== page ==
Some restaurants, like Daniel in New York, simply don’t allow cakes to be brought in. A call to inquire about bringing a cake was met with the offer of an in-house alternative: a $50 cake that would serve six. But Gramercy Tavern encouraged a caller to bring a cake, cheerfully adding that there would be no fee. Momofuku Má Pêche in Midtown (which sells desserts from its sister operation, Milk Bar) charges a $5-per-person plating fee, but passionately outlines the attributes of ordering one of the whole cakes made by the pastry chef Christina Tosi.
Lines of Distinction
If you really want to take your own cake, here’s a pro tip: call the restaurant and ask for permission. It’s a matter of courtesy and respect, said Emily Luchetti, the star San Francisco pastry chef. “If you call ahead,” she said, “9 times out of 10 you can talk to the restaurant owner and the person will probably say it’s OK.”
“It’s a restaurant and it’s the hospitality industry,” said Vinny Accardi, who runs Room 55 in Queens, which was featured in a recent episode of “Restaurant Startup” on CNBC. “The whole goal is to make people have a good time.” You can see he follows rule 1.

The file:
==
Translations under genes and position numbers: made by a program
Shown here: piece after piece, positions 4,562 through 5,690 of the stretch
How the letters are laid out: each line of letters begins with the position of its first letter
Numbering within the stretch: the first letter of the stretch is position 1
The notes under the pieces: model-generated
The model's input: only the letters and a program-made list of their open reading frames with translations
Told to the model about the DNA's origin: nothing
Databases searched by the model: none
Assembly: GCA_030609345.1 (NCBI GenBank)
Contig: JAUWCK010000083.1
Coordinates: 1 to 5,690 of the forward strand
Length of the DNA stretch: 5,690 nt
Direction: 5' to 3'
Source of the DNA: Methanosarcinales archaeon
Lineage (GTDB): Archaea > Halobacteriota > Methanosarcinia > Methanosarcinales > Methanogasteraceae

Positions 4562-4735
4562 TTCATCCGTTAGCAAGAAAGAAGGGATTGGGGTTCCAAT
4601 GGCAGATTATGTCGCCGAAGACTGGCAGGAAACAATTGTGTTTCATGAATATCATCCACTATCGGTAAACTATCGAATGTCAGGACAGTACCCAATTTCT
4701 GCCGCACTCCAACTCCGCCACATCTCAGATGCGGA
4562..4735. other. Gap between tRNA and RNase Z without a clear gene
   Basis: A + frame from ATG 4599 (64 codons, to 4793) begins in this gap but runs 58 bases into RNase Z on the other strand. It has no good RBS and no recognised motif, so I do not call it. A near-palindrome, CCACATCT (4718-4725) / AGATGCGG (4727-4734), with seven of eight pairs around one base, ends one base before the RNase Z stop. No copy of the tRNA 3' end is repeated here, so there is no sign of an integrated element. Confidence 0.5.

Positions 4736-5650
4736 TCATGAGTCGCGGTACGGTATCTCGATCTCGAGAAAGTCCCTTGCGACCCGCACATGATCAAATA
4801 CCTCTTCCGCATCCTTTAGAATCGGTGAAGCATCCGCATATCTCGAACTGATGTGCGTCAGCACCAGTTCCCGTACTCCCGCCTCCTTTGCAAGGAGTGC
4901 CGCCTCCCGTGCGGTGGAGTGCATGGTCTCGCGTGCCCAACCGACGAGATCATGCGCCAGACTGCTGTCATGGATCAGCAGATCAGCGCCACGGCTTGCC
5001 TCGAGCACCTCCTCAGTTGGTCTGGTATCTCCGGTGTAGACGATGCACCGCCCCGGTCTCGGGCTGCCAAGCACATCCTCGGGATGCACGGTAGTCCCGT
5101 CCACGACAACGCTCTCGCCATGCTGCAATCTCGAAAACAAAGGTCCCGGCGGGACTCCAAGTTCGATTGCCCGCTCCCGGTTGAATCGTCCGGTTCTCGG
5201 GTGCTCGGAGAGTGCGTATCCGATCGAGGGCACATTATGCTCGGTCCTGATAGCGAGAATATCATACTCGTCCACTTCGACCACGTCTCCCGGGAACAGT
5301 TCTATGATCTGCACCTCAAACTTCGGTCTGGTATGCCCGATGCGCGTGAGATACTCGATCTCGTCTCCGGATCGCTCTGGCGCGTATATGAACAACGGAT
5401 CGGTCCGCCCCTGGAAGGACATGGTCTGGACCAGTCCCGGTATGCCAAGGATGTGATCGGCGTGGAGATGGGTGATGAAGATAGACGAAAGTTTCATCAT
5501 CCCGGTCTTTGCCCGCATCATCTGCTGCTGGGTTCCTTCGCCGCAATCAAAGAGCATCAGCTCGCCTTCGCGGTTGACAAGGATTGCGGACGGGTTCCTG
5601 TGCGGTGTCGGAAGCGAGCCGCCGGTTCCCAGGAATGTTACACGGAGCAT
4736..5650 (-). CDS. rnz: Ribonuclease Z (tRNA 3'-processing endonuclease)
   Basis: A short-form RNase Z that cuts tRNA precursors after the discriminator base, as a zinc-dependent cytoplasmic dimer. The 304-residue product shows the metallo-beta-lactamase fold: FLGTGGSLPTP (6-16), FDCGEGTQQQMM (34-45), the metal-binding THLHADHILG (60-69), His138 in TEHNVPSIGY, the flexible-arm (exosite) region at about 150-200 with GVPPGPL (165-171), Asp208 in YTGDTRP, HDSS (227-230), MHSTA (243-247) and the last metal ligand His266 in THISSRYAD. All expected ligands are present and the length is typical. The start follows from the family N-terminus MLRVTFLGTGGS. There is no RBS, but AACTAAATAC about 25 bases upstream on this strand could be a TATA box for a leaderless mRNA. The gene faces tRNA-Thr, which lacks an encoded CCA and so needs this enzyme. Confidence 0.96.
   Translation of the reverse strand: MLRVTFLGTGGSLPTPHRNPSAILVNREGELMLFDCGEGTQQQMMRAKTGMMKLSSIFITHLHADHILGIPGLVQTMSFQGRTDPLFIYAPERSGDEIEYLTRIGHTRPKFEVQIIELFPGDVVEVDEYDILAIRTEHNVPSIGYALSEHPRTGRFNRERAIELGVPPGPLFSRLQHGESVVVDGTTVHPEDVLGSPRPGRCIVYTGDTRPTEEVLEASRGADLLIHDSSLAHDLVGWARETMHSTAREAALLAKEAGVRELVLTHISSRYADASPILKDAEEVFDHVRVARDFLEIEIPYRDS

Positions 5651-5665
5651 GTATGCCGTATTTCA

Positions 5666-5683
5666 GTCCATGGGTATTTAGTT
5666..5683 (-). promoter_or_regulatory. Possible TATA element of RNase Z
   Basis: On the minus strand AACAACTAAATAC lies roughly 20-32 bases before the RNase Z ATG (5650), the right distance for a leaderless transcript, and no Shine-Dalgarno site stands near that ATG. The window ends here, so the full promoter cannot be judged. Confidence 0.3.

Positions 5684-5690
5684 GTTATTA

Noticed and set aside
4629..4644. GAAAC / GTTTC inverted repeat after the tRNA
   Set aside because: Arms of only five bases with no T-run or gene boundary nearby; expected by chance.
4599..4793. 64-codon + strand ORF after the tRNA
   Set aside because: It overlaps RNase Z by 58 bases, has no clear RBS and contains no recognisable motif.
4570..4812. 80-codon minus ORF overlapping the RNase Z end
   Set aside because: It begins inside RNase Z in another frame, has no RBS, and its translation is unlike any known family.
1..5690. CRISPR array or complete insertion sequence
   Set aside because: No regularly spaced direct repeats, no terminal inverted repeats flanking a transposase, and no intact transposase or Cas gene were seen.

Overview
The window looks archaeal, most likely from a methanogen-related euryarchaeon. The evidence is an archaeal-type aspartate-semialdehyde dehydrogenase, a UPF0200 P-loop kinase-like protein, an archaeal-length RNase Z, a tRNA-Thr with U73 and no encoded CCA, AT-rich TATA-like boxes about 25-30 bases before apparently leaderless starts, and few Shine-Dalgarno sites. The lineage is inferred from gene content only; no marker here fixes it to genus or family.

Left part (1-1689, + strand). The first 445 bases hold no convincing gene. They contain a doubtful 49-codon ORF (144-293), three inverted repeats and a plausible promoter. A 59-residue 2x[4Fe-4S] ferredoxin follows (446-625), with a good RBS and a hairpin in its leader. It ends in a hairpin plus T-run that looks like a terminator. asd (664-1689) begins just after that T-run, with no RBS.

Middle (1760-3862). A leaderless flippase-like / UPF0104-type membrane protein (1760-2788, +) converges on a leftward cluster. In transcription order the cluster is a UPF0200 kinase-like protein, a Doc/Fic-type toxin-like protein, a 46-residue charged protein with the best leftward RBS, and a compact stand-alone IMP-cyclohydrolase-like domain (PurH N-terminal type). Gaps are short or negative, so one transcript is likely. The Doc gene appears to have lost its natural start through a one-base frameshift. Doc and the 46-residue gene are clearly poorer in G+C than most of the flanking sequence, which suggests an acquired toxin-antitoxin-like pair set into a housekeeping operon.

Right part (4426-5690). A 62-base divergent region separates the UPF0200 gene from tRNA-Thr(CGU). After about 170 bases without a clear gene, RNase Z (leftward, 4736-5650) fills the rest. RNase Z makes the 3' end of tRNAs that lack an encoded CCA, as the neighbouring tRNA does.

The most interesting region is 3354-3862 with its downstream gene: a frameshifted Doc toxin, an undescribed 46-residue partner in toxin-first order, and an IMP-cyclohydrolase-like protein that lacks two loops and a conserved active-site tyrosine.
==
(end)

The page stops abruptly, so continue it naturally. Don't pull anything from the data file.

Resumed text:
People show up at his small restaurant about once a month with a cake. “The owner in me says it’s stupid to lose a table of 10 or 12 people from not allowing them to bring a cake,” he said. He doesn’t charge a fee, but he thinks cakeage based on half the average price of a dessert is fair.
The notion of bringing in one’s own cake is perhaps more offensive to pastry chefs than to restaurant owners. Bill Corbett – a veteran of kitchens in San Francisco and New York – says that if a restaurant has any kind of a pastry program, leave the cake at home and ask the restaurant to make you a cake.
Still, it has happened at nearly every restaurant he has worked in, including WD-50, where a customer once arrived with a cake from Cold Stone Creamery covered with sprinkles. Sam Mason, the pastry chef, refused to touch it.